8. How does the story of La Tour and Vivienne help the author examine the relationships between Suzanne and Jack, and Jack and Elly? What does the imagined story reveal about Suzanne, other than a desire to escape reality?

9. The characters create a variety of stories throughout the novel, from Suzanne's imagined world to Vivienne's fabrications about her family life. In what ways do the characters retreat into the stories they devise? Why are these fictions so essential to their lives and well-being?

10. As La Tour completes his painting of Vivienne, "he knows that when he has set down that extraordinary sunlit glistening of the dark thatch on Vivienne's shoulder, the picture will be finished. He will be finished" (p. 63). Why does this particular painting represent a conclusion for La Tour?

11. Why does Vivienne want La Tour's painting of her so badly? Why does La Tour condone her lying to him about her reasons?

12. Vivienne lies about her mother's telling her, "I could not have loved my life without you in it" (p. 175). How could this also be applied to other sections of the novel? How does this fabrication reflect on Suzanne?

13. Suzanne is finally able to give solace to Jack at the end of the novel. Why was she incapable of providing it at the beginning?

14. Why does Vivienne stay with La Tour in the final moments of his life? What does she now understand about him?

15. What is the significance of ending the book with a scene involving Vivienne and La Tour as opposed to Suzanne and Jack? Would the ending have had the same effect otherwise?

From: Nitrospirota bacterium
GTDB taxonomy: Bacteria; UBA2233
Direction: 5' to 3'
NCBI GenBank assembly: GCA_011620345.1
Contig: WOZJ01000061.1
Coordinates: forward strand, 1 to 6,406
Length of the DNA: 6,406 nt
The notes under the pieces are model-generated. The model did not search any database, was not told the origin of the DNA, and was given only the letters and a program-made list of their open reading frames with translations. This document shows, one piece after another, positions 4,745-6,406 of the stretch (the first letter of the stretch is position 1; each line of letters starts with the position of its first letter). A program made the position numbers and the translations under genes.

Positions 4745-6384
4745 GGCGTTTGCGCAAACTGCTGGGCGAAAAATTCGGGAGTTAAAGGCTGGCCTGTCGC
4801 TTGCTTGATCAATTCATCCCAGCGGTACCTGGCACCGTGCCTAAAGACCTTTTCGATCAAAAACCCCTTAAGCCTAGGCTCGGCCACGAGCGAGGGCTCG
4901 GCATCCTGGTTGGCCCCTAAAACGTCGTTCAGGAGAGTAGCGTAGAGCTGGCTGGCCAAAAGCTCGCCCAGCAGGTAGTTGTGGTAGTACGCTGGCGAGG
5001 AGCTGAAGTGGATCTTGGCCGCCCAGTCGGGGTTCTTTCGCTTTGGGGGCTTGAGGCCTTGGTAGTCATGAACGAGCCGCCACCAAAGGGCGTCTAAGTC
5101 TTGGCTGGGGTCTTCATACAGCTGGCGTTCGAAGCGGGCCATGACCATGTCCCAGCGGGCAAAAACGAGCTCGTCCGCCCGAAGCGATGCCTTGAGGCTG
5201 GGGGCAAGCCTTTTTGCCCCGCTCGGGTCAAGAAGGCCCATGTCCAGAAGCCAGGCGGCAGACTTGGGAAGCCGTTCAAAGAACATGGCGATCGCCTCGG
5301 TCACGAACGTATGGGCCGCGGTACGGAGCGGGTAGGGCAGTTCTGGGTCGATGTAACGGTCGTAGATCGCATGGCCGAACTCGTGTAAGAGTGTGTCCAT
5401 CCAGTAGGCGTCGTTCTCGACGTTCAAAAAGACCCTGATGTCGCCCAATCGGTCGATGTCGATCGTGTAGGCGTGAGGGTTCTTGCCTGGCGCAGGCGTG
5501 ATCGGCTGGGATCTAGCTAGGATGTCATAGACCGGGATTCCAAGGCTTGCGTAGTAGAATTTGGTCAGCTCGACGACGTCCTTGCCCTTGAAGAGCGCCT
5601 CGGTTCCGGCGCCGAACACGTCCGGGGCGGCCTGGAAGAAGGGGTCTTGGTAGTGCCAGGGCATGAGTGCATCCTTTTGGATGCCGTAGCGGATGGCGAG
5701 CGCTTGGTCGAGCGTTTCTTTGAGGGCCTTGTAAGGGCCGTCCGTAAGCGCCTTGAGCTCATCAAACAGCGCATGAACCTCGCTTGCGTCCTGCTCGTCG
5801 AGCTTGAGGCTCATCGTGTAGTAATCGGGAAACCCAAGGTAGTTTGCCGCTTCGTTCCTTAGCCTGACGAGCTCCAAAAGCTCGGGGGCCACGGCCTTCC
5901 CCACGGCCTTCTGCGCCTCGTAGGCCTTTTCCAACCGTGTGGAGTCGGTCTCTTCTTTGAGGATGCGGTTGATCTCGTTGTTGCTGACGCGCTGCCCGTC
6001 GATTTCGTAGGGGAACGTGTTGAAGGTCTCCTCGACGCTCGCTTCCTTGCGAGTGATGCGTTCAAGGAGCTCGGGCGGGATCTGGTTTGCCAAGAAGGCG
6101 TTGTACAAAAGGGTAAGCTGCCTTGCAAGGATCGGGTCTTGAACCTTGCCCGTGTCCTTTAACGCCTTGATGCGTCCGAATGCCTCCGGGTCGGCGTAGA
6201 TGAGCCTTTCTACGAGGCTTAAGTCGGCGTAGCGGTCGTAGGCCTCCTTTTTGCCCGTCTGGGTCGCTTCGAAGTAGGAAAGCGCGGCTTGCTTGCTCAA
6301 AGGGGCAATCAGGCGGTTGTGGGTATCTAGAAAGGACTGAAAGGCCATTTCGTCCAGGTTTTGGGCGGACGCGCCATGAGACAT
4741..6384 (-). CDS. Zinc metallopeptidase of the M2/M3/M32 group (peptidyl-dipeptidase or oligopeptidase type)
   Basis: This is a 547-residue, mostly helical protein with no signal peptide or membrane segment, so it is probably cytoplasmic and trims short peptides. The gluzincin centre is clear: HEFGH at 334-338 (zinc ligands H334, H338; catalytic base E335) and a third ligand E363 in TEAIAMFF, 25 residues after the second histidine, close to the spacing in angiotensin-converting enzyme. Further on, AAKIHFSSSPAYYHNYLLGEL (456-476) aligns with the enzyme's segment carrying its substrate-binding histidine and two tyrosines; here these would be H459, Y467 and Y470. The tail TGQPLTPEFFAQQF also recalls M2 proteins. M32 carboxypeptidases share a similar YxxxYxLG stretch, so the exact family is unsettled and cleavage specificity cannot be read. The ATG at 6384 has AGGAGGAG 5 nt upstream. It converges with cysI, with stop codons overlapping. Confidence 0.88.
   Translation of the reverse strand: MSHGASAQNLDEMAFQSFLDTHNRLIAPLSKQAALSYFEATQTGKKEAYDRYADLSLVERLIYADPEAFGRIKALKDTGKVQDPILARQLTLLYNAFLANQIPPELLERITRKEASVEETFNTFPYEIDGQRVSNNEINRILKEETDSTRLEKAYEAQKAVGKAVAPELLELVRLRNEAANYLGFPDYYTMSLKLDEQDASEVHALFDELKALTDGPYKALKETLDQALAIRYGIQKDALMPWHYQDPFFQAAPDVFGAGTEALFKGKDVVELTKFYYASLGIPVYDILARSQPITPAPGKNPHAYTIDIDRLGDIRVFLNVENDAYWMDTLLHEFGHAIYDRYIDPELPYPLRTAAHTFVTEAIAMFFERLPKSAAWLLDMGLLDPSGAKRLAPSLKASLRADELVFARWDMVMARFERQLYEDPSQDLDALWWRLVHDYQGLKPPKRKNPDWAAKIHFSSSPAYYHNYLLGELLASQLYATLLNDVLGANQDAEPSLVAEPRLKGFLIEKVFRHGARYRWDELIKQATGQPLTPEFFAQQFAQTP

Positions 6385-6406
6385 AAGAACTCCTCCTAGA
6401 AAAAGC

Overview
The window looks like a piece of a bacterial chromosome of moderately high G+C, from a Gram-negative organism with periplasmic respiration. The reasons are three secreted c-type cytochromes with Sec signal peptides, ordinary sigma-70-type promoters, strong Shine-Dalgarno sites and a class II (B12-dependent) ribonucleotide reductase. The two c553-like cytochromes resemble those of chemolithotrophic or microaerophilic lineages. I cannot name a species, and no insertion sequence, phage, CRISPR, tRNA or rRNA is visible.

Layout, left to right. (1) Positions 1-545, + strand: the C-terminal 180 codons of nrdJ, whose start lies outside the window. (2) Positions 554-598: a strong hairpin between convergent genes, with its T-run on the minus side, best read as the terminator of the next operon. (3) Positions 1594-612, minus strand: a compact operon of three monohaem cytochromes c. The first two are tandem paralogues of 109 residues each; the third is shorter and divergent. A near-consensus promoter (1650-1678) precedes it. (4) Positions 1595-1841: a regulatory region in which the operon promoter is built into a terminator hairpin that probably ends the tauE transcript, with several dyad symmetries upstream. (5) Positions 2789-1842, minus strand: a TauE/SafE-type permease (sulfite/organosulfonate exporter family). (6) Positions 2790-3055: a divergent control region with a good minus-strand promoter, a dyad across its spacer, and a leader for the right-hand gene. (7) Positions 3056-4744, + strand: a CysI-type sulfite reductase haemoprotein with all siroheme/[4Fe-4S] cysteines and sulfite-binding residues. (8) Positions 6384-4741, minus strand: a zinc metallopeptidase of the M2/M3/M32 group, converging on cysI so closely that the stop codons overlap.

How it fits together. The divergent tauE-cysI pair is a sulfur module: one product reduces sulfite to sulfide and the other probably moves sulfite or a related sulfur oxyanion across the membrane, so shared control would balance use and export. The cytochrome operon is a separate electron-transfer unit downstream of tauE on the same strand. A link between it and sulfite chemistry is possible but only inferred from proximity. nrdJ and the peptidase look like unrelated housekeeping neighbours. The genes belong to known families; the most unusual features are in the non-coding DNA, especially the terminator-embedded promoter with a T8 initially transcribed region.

16. Conversation plays a big part in this novel, often becoming the highest form of intimacy between characters. Why is conversation such a crucial element in these characters' lives and their interactions with each other?


A Conversation with David Huddle

Q) How did the idea for La Tour Dreams of the Wolf Girl originate?

A) In 1996, at a show at the National Gallery of Art in Washington, D.C., I saw a number of Georges de La Tour's paintings. Their narrative content appealed to me: peasants cleverly hoodwinking rich dandies, a quarrel breaking out among beggars, a young woman with a lot on her mind, up late at night staring at candlelight. Not long after I attended the show, I came across an article about the painter in Smithsonian. I was especially intrigued by the following passage, which I've used as the book's epigraph: